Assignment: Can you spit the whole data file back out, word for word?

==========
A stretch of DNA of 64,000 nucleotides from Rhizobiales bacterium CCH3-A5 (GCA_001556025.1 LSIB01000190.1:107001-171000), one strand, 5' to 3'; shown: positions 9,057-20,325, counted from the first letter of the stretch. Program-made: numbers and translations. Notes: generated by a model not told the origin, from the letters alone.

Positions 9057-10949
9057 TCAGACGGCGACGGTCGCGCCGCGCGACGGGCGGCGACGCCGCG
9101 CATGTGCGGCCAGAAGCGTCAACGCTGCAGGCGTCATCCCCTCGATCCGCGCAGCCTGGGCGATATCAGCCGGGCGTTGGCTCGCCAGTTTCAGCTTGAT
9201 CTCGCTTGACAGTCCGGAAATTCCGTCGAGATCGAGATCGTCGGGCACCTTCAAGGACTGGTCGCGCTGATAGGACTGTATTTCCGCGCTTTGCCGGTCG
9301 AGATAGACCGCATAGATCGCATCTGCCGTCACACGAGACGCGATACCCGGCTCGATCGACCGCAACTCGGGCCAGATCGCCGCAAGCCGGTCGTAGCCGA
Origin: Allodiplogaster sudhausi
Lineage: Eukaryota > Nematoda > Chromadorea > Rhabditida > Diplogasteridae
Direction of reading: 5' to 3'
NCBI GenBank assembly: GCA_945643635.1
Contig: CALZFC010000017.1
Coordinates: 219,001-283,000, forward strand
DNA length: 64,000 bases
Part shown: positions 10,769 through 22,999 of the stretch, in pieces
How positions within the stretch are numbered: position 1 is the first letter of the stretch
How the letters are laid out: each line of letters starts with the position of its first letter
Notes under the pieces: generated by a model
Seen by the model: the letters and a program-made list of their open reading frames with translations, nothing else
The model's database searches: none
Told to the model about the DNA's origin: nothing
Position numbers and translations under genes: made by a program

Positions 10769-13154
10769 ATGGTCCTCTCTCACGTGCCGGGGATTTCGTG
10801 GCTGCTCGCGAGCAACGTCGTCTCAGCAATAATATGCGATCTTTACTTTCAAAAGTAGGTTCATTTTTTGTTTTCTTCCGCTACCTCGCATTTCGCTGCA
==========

A stretch of DNA of 64,000 nucleotides from Rhizobiales bacterium CCH3-A5 (GCA_001556025.1 LSIB01000190.1:107001-171000), one strand, 5' to 3'; shown: positions 9,057-20,325, counted from the first letter of the stretch. Program-made: numbers and translations. Notes: generated by a model not told the origin, from the letters alone.

Positions 9057-10949
9057 TCAGACGGCGACGGTCGCGCCGCGCGACGGGCGGCGACGCCGCG
9101 CATGTGCGGCCAGAAGCGTCAACGCTGCAGGCGTCATCCCCTCGATCCGCGCAGCCTGGGCGATATCAGCCGGGCGTTGGCTCGCCAGTTTCAGCTTGAT
9201 CTCGCTTGACAGTCCGGAAATTCCGTCGAGATCGAGATCGTCGGGCACCTTCAAGGACTGGTCGCGCTGATAGGACTGTATTTCCGCGCTTTGCCGGTCG
9301 AGATAGACCGCATAGATCGCATCTGCCGTCACACGAGACGCGATACCCGGCTCGATCGACCGCAACTCGGGCCAGATCGCCGCAAGCCGGTCGTAGCCGA
Origin: Allodiplogaster sudhausi
Lineage: Eukaryota > Nematoda > Chromadorea > Rhabditida > Diplogasteridae
Direction of reading: 5' to 3'
NCBI GenBank assembly: GCA_945643635.1
Contig: CALZFC010000017.1
Coordinates: 219,001-283,000, forward strand
DNA length: 64,000 bases
Part shown: positions 10,769 through 22,999 of the stretch, in pieces
How positions within the stretch are numbered: position 1 is the first letter of the stretch
How the letters are laid out: each line of letters starts with the position of its first letter
Notes under the pieces: generated by a model
Seen by the model: the letters and a program-made list of their open reading frames with translations, nothing else
The model's database searches: none
Told to the model about the DNA's origin: nothing
Position numbers and translations under genes: made by a program

Positions 10769-13154
10769 ATGGTCCTCTCTCACGTGCCGGGGATTTCGTG
10801 GCTGCTCGCGAGCAACGTCGTCTCAGCAATAATATGCGATCTTTACTTTCAAAAGTAGGTTCATTTTTTGTTTTCTTCCGCTACCTCGCATTTCGCTGCA